But the interesting thing to me–and I call it the second half of retirement problem–is the question of thinking about the period of frailty, generally post age 80, sometimes post age 85, sometimes post age 75, where you’re actually alive and well but need additional support in the form of long-term care–and that includes home nursing care (incidental or around the clock), assisted living, or true long-term nursing care.

And those liabilities sort of come on you suddenly. It’s not like you sit down and think, “In five years, I’ll the long-term care.” It could be the next day; it could be 10 years. And they require suddenly large drawdowns from your portfolio.

Until recently, consumers had few choices when it came to long term care insurance. Traditional policies, which provided a certain amount of selected coverage, were the norm. Policies could be designed to cover care expenses for a few months, or much longer, even providing benefits for the insured’s lifetime.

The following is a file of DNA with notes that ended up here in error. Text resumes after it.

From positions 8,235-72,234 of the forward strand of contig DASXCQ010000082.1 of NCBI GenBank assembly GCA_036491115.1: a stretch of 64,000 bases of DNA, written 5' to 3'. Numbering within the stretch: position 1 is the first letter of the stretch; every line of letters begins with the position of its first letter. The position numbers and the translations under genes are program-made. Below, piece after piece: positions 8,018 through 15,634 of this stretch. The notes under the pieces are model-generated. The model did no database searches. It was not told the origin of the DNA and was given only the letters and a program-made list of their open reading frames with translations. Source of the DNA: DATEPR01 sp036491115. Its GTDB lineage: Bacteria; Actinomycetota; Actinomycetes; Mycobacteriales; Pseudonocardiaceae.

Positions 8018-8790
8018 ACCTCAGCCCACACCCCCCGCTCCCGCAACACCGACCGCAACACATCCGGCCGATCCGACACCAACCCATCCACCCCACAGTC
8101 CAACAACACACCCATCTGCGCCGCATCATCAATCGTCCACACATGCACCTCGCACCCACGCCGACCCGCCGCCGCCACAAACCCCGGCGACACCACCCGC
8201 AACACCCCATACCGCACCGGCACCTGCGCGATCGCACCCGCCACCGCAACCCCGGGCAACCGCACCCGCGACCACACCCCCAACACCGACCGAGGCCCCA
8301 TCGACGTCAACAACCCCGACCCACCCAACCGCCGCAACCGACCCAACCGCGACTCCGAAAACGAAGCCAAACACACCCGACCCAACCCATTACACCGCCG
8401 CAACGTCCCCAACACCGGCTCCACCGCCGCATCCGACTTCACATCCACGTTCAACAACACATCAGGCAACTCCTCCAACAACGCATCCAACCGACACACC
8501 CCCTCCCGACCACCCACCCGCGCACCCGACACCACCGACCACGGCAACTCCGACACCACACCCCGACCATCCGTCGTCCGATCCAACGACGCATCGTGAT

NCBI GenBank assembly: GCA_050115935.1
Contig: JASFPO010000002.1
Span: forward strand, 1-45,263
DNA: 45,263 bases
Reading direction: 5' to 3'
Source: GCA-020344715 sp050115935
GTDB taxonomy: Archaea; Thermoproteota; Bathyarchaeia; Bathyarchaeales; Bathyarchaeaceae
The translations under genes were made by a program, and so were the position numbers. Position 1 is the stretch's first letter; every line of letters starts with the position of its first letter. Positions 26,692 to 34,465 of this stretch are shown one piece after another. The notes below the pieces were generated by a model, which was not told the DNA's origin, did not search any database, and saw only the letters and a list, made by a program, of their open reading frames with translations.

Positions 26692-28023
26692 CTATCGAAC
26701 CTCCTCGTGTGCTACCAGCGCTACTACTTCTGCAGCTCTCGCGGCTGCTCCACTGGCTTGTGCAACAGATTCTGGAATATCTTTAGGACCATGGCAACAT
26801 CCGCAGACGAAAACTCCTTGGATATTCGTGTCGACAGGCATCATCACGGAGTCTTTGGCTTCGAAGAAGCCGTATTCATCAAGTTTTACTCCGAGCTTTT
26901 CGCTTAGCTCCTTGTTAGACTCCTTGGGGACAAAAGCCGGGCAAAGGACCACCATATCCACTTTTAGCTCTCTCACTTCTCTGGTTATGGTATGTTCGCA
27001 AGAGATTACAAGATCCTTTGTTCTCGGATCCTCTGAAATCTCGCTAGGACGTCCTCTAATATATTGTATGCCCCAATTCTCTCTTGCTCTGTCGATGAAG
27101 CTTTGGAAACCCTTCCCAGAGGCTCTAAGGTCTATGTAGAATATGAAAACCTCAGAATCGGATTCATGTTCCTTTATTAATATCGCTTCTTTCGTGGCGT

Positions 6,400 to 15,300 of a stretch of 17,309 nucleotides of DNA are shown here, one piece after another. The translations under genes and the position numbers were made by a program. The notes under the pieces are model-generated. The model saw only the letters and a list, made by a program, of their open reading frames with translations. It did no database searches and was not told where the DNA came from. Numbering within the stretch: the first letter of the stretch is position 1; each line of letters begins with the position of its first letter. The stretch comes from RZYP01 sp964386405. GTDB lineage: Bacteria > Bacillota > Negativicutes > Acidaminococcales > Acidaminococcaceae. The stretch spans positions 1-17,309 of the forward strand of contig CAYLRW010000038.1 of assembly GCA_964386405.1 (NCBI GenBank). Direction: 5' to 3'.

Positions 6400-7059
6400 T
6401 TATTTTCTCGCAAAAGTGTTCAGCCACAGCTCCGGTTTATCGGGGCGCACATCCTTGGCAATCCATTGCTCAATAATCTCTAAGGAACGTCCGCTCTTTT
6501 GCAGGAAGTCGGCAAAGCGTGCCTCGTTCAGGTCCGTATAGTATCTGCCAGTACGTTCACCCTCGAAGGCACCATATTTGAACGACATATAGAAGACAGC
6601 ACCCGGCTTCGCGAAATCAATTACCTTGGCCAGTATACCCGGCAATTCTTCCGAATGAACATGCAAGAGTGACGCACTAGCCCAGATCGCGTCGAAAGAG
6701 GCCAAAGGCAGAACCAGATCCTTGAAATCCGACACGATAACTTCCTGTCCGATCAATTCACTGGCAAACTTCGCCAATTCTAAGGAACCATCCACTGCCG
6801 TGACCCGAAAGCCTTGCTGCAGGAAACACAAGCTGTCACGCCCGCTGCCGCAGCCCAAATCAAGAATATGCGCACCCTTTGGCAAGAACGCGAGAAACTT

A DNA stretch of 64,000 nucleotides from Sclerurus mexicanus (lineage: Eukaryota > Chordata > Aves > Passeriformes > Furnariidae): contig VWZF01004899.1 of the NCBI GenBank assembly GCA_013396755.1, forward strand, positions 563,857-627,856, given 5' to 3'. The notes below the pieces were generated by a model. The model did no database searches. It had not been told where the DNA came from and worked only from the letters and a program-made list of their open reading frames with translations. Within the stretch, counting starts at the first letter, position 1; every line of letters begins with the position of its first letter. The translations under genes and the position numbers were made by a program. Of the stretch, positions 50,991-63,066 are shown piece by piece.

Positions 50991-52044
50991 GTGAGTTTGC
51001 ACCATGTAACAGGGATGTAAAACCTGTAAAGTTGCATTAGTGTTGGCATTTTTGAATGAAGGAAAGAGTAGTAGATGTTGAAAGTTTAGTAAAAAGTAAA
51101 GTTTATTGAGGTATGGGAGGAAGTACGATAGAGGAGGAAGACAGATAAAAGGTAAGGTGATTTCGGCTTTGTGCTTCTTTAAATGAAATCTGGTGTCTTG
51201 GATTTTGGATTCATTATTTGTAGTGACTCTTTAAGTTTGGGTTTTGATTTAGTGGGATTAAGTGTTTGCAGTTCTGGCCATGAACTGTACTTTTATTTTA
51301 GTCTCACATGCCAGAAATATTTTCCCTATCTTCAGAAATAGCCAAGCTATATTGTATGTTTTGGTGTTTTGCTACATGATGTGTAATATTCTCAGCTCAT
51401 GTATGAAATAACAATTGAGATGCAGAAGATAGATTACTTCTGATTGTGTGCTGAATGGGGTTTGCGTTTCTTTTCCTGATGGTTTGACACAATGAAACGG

For example, consumers could purchase coverage that would provide $100 a day in benefits for a period of three years. When calculated, the $100 daily benefit multiplied by 365 days in a year for 3 years would create a $109,500 “pool of money” available for care.

This pool of money would pay for care in a nursing home, assisted living facility, adult day care, or in the personal residence of the policyholder once certain criteria had been met.

When the pool of money was depleted, the traditional policy would provide no more benefits. However, if the policy was never used, the owner would lose the investment of his or her premium payments. Thus, some seniors opted not to purchase these policies, deciding instead to rely on their families or current savings in the event that care became necessary.